The Hudson is not a river. It is a messenger of dawn, the one who brings the deceitful news that the city changes, that life changes, that time remembers the dead and creates the lost time of the living.
The Hudson is not a river. It is the invisible clock that gives me back my face and tells me that I am not facing the Hudson but facing a wall of silence made of water, time and agonies. I am on the Upper West Side and I have only seen one percent of this inaccesible city. I already feel that I am the king of loneliness facing these warm, green and terrible waters of the most beautiful Hudson.
The ferry stops at Liberty Island. But we decide not to land. We think it might be better to get off at Ellis Island. Right we are. I am now at the museum of the immigrants. In those vast halls I can follow the various steps the immigrants had to go through in order to be admitted to the U.S. The narrative of the audio-guide is heartbreaking. Thousands were not admitted. Many died, killed by the Island. A little plot in the ground keeps the pain and the illusions of many foreigners who left their remains in the water.
I sit down in the quiet grove that guards the Island. Close to this place, I think, on Staten Island, the poet and philosopher Henry David Thoreau lived for a short while. Thoreau was a fanatic defender of a return to nature. He strongly criticized the evil effects of civilization upon the human soul and he wrote a defense of peaceful resistance that influenced the policics of the Indian leader Mahatma Gandhi.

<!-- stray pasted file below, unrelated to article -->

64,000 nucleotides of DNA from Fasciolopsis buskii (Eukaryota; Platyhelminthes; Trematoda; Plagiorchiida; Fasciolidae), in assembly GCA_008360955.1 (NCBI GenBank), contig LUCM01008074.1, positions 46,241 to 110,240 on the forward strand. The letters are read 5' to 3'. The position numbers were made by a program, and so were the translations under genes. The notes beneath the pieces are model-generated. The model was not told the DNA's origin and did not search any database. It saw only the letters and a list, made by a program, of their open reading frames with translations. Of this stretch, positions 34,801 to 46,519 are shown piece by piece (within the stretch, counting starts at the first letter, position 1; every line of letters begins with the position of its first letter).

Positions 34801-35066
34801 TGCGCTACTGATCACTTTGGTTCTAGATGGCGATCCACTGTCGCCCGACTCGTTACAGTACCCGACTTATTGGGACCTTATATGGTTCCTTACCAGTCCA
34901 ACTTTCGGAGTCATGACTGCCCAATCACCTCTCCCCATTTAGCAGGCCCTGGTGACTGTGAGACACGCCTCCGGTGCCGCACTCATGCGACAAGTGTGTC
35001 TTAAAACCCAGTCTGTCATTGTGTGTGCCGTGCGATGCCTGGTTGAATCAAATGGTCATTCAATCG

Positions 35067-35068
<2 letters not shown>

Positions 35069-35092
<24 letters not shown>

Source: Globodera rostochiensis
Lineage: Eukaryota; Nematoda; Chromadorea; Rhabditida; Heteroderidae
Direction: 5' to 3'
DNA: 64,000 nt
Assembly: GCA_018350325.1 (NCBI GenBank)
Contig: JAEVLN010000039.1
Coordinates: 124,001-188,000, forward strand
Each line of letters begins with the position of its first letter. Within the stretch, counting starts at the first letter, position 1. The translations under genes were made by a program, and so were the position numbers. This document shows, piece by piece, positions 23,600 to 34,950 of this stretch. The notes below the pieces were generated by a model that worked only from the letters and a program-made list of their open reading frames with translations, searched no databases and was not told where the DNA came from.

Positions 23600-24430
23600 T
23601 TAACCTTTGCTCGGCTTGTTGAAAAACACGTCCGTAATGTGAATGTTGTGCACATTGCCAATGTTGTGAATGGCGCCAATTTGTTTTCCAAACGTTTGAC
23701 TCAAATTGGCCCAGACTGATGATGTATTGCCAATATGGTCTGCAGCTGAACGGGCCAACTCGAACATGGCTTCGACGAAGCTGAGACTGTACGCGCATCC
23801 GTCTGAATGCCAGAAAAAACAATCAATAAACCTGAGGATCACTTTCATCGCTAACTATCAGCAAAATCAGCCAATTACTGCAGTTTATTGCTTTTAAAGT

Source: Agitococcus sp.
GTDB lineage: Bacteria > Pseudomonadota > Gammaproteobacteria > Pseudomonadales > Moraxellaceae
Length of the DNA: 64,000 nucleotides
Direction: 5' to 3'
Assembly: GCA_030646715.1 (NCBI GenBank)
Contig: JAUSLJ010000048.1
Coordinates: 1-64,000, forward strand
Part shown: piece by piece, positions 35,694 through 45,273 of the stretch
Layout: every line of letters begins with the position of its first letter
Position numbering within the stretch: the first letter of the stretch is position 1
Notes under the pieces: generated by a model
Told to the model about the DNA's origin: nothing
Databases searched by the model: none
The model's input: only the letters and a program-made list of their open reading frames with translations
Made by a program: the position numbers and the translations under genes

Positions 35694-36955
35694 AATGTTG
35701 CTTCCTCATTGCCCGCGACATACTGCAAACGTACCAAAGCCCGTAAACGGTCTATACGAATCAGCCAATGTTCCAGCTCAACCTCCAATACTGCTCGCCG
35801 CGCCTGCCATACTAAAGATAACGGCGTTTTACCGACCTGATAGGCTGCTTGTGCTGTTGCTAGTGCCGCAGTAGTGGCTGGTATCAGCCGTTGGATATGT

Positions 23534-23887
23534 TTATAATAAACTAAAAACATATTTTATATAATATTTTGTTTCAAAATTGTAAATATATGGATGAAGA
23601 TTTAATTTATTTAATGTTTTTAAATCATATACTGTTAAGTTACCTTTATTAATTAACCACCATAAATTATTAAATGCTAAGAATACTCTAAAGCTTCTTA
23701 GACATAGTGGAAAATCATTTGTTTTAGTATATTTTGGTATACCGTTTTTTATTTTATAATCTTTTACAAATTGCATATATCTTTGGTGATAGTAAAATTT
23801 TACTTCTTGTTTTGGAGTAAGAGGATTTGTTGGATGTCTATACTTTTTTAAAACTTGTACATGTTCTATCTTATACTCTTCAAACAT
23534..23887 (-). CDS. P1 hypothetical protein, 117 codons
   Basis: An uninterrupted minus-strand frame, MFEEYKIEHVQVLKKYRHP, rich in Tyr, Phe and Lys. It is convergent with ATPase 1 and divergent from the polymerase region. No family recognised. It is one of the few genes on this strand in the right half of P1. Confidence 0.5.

After having lived at his friend Ralph Waldo Emerson’s house in Massachusetts, Thoreau lived just across from Manhattan. From the island you can see the cement masses of that marble palace-like jungle. From the little harbor of the island the air thickens and the city that doesn’t sleep becomes wrapped in a foggy halo. The city looks like a mountain of cement with never-ending stairs. It is a Kafkian version of one of Xul Solar’s paintings. From this privileged position, from that invisible lucid camera, Thoreau saw New York. What might young Thoreau have imagined on those nights, close to the muddy water and with the stars overflowing the heavens? Which books did he read on that silent island? Who did Thoreau talk to there, facing the harbor? I think the philosopher came with his theories of civil disobedience right there. Over there, among blind birds and trees besieged by smog, he got the idea for his resistance. Right there, among the future ghosts of the immigrants and the silent stops of the seagulls he got the idea for his resistance for the first time.
Thoreau got tired of looking at Manhattan. He got tired of seeing the same grey and brown face of the buildings and he decided to sink in the countryside and get lost in the meandering ways of living in nature. Thoreau could not put up with the hard blow of masonry and he fled to an island of his own, that intimate green room of the woods.